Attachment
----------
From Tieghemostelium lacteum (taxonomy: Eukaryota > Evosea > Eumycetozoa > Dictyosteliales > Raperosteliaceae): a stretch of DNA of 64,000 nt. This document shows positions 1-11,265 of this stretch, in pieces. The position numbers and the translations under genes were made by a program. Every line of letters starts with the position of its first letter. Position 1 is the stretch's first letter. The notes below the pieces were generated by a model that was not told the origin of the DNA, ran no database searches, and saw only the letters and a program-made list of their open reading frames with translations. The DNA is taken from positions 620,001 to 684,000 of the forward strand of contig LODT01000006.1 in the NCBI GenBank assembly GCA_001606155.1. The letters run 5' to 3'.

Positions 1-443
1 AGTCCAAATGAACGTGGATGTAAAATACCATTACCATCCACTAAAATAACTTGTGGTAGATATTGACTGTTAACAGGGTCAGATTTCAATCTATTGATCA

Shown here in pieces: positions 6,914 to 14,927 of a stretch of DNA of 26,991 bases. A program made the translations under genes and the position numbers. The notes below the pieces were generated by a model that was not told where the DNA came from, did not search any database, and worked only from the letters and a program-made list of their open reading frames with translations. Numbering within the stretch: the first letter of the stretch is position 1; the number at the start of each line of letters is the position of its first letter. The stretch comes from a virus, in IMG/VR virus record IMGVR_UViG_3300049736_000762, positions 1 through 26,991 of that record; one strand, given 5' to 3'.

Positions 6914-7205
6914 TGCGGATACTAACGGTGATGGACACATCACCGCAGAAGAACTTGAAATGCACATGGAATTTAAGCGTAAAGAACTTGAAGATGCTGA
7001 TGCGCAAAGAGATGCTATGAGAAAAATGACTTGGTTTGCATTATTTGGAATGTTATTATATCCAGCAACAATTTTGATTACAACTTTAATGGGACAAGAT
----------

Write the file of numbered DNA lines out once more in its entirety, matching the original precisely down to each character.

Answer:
From Tieghemostelium lacteum (taxonomy: Eukaryota > Evosea > Eumycetozoa > Dictyosteliales > Raperosteliaceae): a stretch of DNA of 64,000 nt. This document shows positions 1-11,265 of this stretch, in pieces. The position numbers and the translations under genes were made by a program. Every line of letters starts with the position of its first letter. Position 1 is the stretch's first letter. The notes below the pieces were generated by a model that was not told the origin of the DNA, ran no database searches, and saw only the letters and a program-made list of their open reading frames with translations. The DNA is taken from positions 620,001 to 684,000 of the forward strand of contig LODT01000006.1 in the NCBI GenBank assembly GCA_001606155.1. The letters run 5' to 3'.

Positions 1-443
1 AGTCCAAATGAACGTGGATGTAAAATACCATTACCATCCACTAAAATAACTTGTGGTAGATATTGACTGTTAACAGGGTCAGATTTCAATCTATTGATCA

Shown here in pieces: positions 6,914 to 14,927 of a stretch of DNA of 26,991 bases. A program made the translations under genes and the position numbers. The notes below the pieces were generated by a model that was not told where the DNA came from, did not search any database, and worked only from the letters and a program-made list of their open reading frames with translations. Numbering within the stretch: the first letter of the stretch is position 1; the number at the start of each line of letters is the position of its first letter. The stretch comes from a virus, in IMG/VR virus record IMGVR_UViG_3300049736_000762, positions 1 through 26,991 of that record; one strand, given 5' to 3'.

Positions 6914-7205
6914 TGCGGATACTAACGGTGATGGACACATCACCGCAGAAGAACTTGAAATGCACATGGAATTTAAGCGTAAAGAACTTGAAGATGCTGA
7001 TGCGCAAAGAGATGCTATGAGAAAAATGACTTGGTTTGCATTATTTGGAATGTTATTATATCCAGCAACAATTTTGATTACAACTTTAATGGGACAAGAT